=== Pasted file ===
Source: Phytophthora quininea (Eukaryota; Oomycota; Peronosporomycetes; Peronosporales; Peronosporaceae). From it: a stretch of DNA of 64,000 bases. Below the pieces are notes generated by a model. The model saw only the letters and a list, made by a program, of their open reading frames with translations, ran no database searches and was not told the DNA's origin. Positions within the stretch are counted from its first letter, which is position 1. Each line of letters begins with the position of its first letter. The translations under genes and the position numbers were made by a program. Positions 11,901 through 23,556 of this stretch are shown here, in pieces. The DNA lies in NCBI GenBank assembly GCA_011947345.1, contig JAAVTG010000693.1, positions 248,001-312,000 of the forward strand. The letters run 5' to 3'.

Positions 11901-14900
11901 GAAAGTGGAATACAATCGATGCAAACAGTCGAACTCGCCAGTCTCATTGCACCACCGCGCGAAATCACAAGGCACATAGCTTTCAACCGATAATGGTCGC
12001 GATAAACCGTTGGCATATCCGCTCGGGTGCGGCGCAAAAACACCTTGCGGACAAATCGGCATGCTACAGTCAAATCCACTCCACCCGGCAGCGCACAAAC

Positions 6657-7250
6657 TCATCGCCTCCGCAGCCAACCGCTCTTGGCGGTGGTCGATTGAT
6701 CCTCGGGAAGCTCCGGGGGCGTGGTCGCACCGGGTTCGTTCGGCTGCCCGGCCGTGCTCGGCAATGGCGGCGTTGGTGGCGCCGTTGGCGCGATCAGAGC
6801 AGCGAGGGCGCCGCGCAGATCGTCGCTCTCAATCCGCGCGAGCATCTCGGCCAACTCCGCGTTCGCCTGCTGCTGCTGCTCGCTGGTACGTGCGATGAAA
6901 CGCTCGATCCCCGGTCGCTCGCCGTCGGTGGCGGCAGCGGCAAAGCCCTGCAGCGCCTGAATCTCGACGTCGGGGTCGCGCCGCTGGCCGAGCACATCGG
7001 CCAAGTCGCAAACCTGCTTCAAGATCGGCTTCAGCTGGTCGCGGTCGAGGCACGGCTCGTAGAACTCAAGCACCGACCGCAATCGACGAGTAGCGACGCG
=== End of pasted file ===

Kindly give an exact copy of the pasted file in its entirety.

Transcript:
Source: Phytophthora quininea (Eukaryota; Oomycota; Peronosporomycetes; Peronosporales; Peronosporaceae). From it: a stretch of DNA of 64,000 bases. Below the pieces are notes generated by a model. The model saw only the letters and a list, made by a program, of their open reading frames with translations, ran no database searches and was not told the DNA's origin. Positions within the stretch are counted from its first letter, which is position 1. Each line of letters begins with the position of its first letter. The translations under genes and the position numbers were made by a program. Positions 11,901 through 23,556 of this stretch are shown here, in pieces. The DNA lies in NCBI GenBank assembly GCA_011947345.1, contig JAAVTG010000693.1, positions 248,001-312,000 of the forward strand. The letters run 5' to 3'.

Positions 11901-14900
11901 GAAAGTGGAATACAATCGATGCAAACAGTCGAACTCGCCAGTCTCATTGCACCACCGCGCGAAATCACAAGGCACATAGCTTTCAACCGATAATGGTCGC
12001 GATAAACCGTTGGCATATCCGCTCGGGTGCGGCGCAAAAACACCTTGCGGACAAATCGGCATGCTACAGTCAAATCCACTCCACCCGGCAGCGCACAAAC

Positions 6657-7250
6657 TCATCGCCTCCGCAGCCAACCGCTCTTGGCGGTGGTCGATTGAT
6701 CCTCGGGAAGCTCCGGGGGCGTGGTCGCACCGGGTTCGTTCGGCTGCCCGGCCGTGCTCGGCAATGGCGGCGTTGGTGGCGCCGTTGGCGCGATCAGAGC
6801 AGCGAGGGCGCCGCGCAGATCGTCGCTCTCAATCCGCGCGAGCATCTCGGCCAACTCCGCGTTCGCCTGCTGCTGCTGCTCGCTGGTACGTGCGATGAAA
6901 CGCTCGATCCCCGGTCGCTCGCCGTCGGTGGCGGCAGCGGCAAAGCCCTGCAGCGCCTGAATCTCGACGTCGGGGTCGCGCCGCTGGCCGAGCACATCGG
7001 CCAAGTCGCAAACCTGCTTCAAGATCGGCTTCAGCTGGTCGCGGTCGAGGCACGGCTCGTAGAACTCAAGCACCGACCGCAATCGACGAGTAGCGACGCG